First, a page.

The New England Journal of Medicine found the virus in the seminal fluid in 29 of 32 tested samples.
New research points to sex between men as the primary mode of transmission fueling the global monkeypox outbreak.
It turns out that claims that skin contact is probably much less of a risk factor.
Studies in several journals have been published in recent weeks, which offer a great deal of insight into the various ways a recent strain of monkeypox virus is transmitted, including findings and data published in:
- An article from The Lancet.
- An article from the New England Journal of Medicine studying cases in 16 countries.
- An investigation from the UK Health Security Agency.
- Surveillance from the European Center for Disease Prevention.
Correct identification of the mode of transmission is critical in determining the proper set of precautions to promote to stop the spread of the disease.
A growing body of evidence supports that sexual transmission, particularly through seminal fluids, is occurring with the current MPX outbreak,” said Dr. Aniruddha Hazra, medical director of the University of Chicago Sexual Wellness Clinic, referring to monkeypox and to recent studies that found the virus in semen.
Consequently, scientists told NBC News that the Centers for Disease Control and Prevention and other public health authorities should update their monkeypox communication strategies to more strongly emphasize the centrality of intercourse among gay and bisexual men, who comprise nearly all U.S. cases, to the virus’ spread.
On Aug. 14, Dr. Jeffrey Klausner, an infectious disease physician at the University of Southern California, and Dr. Lao-Tzu Allan-Blitz, a resident physician in global health at Brigham and Women’s Hospital in Boston, published an essay on Medium in which they reviewed the science supporting the argument that during the current outbreak, monkeypox is largely transmitting through anal and oral intercourse between men.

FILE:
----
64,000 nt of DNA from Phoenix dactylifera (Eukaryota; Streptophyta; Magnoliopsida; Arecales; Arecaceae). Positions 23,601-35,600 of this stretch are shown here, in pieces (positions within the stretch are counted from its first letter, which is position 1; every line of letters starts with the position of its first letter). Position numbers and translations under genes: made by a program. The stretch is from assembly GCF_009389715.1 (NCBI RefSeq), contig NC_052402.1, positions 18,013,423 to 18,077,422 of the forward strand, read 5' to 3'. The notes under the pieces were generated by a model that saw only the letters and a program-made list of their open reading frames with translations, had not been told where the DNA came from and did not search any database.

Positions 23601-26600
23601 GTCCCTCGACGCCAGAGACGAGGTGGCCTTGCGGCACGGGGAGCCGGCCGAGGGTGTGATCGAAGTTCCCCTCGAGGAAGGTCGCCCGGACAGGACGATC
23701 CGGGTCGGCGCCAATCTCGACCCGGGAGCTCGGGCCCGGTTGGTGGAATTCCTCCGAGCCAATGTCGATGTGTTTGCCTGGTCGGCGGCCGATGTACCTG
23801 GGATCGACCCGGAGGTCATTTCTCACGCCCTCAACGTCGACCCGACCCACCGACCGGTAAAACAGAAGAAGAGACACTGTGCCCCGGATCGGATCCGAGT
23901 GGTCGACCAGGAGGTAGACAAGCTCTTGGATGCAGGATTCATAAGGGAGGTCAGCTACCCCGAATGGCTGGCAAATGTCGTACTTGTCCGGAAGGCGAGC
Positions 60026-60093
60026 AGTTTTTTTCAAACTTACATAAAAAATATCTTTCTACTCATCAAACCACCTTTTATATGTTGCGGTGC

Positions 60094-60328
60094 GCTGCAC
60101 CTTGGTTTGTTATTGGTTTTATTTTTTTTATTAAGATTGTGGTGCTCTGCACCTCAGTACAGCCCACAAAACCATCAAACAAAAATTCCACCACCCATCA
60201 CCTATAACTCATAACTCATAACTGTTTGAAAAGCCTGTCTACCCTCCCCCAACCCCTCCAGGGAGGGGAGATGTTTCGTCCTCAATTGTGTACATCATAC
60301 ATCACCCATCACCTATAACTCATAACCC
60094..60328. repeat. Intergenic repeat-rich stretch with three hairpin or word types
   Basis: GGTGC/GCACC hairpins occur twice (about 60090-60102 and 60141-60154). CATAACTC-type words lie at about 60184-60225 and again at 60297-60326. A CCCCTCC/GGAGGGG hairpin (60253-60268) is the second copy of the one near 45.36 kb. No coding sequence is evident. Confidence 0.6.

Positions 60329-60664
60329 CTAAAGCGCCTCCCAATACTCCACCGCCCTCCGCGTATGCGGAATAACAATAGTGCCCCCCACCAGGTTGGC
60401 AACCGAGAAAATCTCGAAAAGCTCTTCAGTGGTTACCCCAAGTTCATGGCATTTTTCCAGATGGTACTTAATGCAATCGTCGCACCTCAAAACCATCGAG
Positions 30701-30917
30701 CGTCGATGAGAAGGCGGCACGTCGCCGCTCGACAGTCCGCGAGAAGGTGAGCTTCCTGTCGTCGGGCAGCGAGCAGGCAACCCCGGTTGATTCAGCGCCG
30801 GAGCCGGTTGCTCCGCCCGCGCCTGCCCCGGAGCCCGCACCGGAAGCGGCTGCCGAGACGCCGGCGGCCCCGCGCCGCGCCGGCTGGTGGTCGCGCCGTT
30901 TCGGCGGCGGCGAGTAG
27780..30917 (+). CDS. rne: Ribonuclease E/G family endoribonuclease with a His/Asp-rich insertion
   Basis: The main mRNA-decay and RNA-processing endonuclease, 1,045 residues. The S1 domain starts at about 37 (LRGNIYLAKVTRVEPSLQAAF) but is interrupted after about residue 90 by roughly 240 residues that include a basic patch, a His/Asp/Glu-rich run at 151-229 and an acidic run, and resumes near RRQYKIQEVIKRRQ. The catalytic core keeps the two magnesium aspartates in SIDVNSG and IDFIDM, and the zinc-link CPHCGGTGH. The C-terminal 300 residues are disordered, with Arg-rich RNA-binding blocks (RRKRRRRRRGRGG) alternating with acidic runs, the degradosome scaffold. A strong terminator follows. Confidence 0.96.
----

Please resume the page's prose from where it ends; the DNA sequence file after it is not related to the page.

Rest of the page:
“It looks very clear to us that this is an infection that is transmitting sexually the vast majority of the time,” Allan-Blitz said.
Proctitis, an inflammation in the lining of the rectum, was more likely in individuals who reported anal receptive sex, while nearly all of those who presented with ulcerative tonsillitis reported oral receptive sex, found Oriol Mitjà, PhD, of University Hospital Germans Trias i Pujol in Badalona, Spain, and colleagues in a study published in The Lancet.
“Lesion swabs showed the highest viral loads, which, combined with the history of sexual exposure and the distribution of lesions, suggests close contact is probably the dominant transmission route in the current outbreak,” the group wrote.
The findings were consistent with a viral load more than three orders of magnitude higher in lesion samples than in respiratory samples.
“Strikingly higher viral loads in lesion swabs than in pharyngeal swabs should be further investigated to guide the decision on whether respiratory transmission is relevant and respiratory isolation at home is necessary,” the researchers added.
Their study enrolled 181 human monkeypox virus-infected patients from three sexual health clinics in Madrid and Barcelona. Of these patients, 166 identified as gay, bisexual, or men who had sex with men (MSM), and 15 identified as heterosexual men or heterosexual women.
The New England Journal of Medicine found the virus in the seminal fluid in 29 of 32 tested samples, and a previous smallpox vaccination was not 100% preventative.
That study reported complications such as conjunctival lesions, acute kidney injury, and a self-limiting myocarditis, which were not observed by the researchers in Spain.
Mitjà and co-authors noted that 32 individuals in their cohort (18%) acquired monkeypox infection despite a smallpox vaccination history, which “warrants further investigation to better understand the protection provided by vaccination in the context of the current outbreak.”
Limitations of the study included no testing of other bodily fluids such as blood and semen, “although it is still unclear whether these bodily fluids contribute to monkeypox virus transmission,” [Dimie Ogoina, MD, of the Niger Delta Teaching Hospital in Bayelsa, Nigeria] pointed out.
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